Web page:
• Fish and seafood
  • Eggs

It can be argued, as well, that the carbohydrate content and load for the modern version of the fruits/berries (and to some extent, vegetables, as well) is much different that that available to our ancestors.  The same can be said for the nutrient density per calorie of these items as well (actually, the nutrient density of all foods have dwindled, but that’s another story for a later time).  That fruit is the most modernly “altered” of foods we assume are “safe” is minor point of contention, though I do tend to agree.  One can, however, avoid problems here by simply limiting the ingestion of these foods.  The same can be said for opting to eat grass-fed meat when possible and where available.   I am a realist, though, and will always opt for taking care of the major worries before attempting to fix the minor stuff.  See my thoughts on the 80/20 rule, here.

I think if one approaches diet with the aims of (1) keeping insulin levels consistently low and (2) controlling satiety, then all else will take care of itself.

The Exercise Component…

In general, an exercise session (for health purposes — performance is an entirely different animal) should be constructed such that it is consistent with the following dictates:

  • episodes of intense, though short duration bouts should punctuate bouts of lesser-intensity work
  • the chosen movements should be functional and/or compound in nature
  • the individual components of the workout — as well as the workout itself, when considered in total — should be constantly variable.
  • workout intensity and workout frequency should act as inverse variables.
  • above all, try to learn to listen to the fractal rhythms of your body and adjust the four prior-mentioned points accordingly.
  • there should be periods of low-intensity “play” interspersed throughout the more intense exercise outings.  This can consist of virtually anything you enjoy that involves fresh air and bodily movement.  Walking, for example.  Light tennis.  Softball.  Personally, I enjoy fixed-speed and mountain biking.  Partake in whatever lifts your spirit and fuels your fire.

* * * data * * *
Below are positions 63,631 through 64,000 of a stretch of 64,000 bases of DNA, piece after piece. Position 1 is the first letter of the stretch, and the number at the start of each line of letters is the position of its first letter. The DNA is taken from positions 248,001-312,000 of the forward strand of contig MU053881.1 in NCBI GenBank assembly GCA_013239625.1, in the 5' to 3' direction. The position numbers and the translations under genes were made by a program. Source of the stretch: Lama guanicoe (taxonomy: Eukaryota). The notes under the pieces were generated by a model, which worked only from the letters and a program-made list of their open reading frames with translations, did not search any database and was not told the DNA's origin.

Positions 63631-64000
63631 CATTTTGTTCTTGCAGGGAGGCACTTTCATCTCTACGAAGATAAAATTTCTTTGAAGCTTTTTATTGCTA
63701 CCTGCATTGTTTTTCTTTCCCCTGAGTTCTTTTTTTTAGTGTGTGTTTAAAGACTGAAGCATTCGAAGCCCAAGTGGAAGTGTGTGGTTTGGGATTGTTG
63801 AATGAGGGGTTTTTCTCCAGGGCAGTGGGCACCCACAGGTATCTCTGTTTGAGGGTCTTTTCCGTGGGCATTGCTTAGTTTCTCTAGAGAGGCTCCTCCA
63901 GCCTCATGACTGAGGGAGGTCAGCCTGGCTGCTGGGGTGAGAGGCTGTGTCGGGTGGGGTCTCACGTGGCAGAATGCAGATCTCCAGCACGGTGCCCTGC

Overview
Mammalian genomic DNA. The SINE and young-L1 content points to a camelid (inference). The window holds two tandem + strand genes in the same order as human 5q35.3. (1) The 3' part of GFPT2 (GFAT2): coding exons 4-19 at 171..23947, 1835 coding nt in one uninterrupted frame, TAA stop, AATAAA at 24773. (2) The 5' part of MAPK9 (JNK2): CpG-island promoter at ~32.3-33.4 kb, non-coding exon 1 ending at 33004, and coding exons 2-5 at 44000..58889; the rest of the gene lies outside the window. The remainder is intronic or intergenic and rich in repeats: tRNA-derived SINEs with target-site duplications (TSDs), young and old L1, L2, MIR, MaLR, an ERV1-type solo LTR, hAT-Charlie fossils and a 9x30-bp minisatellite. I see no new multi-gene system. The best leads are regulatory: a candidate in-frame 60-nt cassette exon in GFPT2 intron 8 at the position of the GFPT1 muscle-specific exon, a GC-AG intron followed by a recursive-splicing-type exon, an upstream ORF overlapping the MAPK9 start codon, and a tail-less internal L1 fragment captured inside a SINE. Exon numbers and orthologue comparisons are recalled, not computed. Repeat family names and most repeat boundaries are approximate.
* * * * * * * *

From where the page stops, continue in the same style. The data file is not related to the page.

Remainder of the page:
• Waving intensities, weaving modalities should be the overriding dictate.

So there you have it, Theory to Practice in a nutshell.  I am, at my very essence, that epistemocrat I spoke of in the opening paragraph.  One as defined by Nassim Taleb (in his marvelous book, The Black Swan), as being “someone of epistemic humility, who holds his own knowledge in greatest suspicion” (hat tip to Brent Pottenger, at Healthcare Epistemocrat, for that fine quote, and for taking the lead of expanding this idea as it applies to expression of fine Physical Culture).  As such, I consider myself a consummate seeker of knowledge, but one not married to any single notion.  Dogma, to me, is an anathema.  The only dogma is, that there is no dogma!  This blog, then, is a composite of my own n=1 journey through the wilderness in search of the best that might be obtained in the wide world of Physical Culture.

That we are only now beginning to uncover and wrestle with the effects of poor diet and inadequate fitness upon our overall health is an indication of just how far we have to go, as a species, to live in proper alignment with our inherited genetic potential.  And what an awesome potential it is!

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Remember: each and every one of us has perfectly tuned minds and bodies… for a world we haven’t seen in 50 thousand years. In the same way that the sailor cannot change conditions, but only navigate the sea, we have to navigate the modernity we’ve inherited. 

So pack your bags, grab your sextant, and come along for the ride of a lifetime. 

In health, fitness, and Ancestral Wellness –

Keith